Remember the 1993 book “The Jordan Rules”? You may have heard this from me before: I’ve found that most odd rules that church leaders impose on ministers are the result of mistakes other preachers make. That odd rule on mowing the grass at the preacher’s house? The one where you can’t have “charge accounts” with local businesses? Can’t have a church credit card? No use of videos allowed in your sermon? You must have a complete physiological evaluation before we will hire you. Check, check, check, and a nervous check, they’re all there because you are paying for your forebears' sins (mistakes).
But sometimes not. Sometimes it is the elders/leaders looking out for you. But rarely does it seem that way, especially at the time. Looking back over the last 30-40 years there have been some significant rules that elders have forced on me that at the time seemed either silly, nonsensical, or even bad but that in the long view out the rearview have aided me. Here are five that stand out and what they did for me. Some of them might be worth sharing with your elders or if you are an elder discussing with your preacher:
1. Insurance on me: This is the most recent but someday may make the biggest impact. My elders didn’t come up with it but when they learned about it they immediately embraced it. They have a life insurance policy they took out on me to be paid directly to my wife if I die while preaching here. Here’s the deal. What do you do with the widow when your preacher dies while preaching with you? His wife is not an employee. If you give her 3 months salary, or through the end of the year there will be two reactions. One, some will think how dare you so mistreat her. She gave her life to this work and her husband, HE was our minister, you can’t leave her so distraught. Two, how dare you give her a dime. She’s not the preacher, he should have taken care of this. So, when I die, if I’m preaching here, Mrs. Jenkins gets a VERY generous check. And for those who think she shouldn’t get a dime the church didn’t even cut her a check. For those who fear she is being neglected when the elders let them know how much she got from the policy, they will rejoice that this good woman was so treated. I wish every church would do this one.
2. ONE must be vacation: When I moved to one church they gave me “x” number of Sunday’s off but required that one of them be spent on vacation with my family. Most preachers fill all their weeks and don’t take time away. If I could reboot that one, I’d ask them to consider a small vacation stipend. Well, I probably wouldn’t be bold enough to ask my elders for that. But I don’t mind asking yours to consider it. Especially helpful for younger guys.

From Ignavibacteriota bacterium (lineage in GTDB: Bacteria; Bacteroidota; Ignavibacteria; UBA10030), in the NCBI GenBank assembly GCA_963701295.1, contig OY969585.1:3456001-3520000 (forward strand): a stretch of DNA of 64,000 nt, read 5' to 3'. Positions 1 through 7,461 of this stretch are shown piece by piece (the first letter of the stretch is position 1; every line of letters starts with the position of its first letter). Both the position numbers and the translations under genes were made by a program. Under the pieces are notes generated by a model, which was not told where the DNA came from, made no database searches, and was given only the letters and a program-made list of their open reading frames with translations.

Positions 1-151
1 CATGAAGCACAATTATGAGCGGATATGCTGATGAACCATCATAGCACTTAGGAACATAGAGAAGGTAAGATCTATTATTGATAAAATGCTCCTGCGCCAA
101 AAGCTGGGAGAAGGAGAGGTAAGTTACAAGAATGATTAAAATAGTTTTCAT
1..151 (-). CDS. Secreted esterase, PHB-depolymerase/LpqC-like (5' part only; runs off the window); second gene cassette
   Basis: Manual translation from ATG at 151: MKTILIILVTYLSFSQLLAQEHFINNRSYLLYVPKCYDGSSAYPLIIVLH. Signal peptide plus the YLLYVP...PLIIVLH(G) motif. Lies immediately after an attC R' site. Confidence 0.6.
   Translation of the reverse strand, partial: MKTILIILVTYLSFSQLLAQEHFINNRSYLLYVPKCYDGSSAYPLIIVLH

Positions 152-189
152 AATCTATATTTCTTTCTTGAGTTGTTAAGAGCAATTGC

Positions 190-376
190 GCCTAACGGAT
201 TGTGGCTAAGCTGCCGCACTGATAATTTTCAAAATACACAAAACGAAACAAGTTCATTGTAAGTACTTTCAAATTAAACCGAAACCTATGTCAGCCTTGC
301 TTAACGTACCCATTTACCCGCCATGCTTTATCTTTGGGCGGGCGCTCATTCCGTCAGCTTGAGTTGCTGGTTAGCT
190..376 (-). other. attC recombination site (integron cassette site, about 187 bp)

3. You can’t co-sign notes with members or preachers: My elders at one congregation made the rule that I cannot co-sign a note with others. This made it especially easy for me not to be the bad guy. I would do it but my elders won’t let me. Done.
4. Loan to any member I will be fired: Not sure where this one came from and it may be a little strong but one group of elders had it in writing that if loan anything more than $50 to any member of the congregation I would be fired without question unless the elders approved it. How dare them so behave, right? No, they were protecting me. Probably from a specific person that I didn’t even know about and would have been burnt by. And, remember, they are the ones who sign your paycheck.
5. In lieu of a raise started a retirement account: This was the hardest one of all to swallow. They were mighty proud of it when one year (after having gone the two previous years without a raise) they came to me and said: “This year we are starting a retirement account in your name as your raise. We will put $75 a month into it but you have to put at least that much in it as well.” In my mind, that year I got a $75 a month salary DECREASE. I was pretty mad. But looking back on it years later and at how it has grown, I’m pretty happy about that discipline/gift.
I could add more to this short list. I also could tell you some pretty inane “rules” I’ve inherited. I’m sure that are some worse ones that others might be straining under as a result of mistakes I’m made. My point here is: One, to suggest some things that might bless your life or your preacher’s life. And, two, remind us that even though at times it may not look that way, if you look under the surface, most often, leaders are trying to help us.
What crazy rules have you heard, had to toil under, etc? (be careful what you share).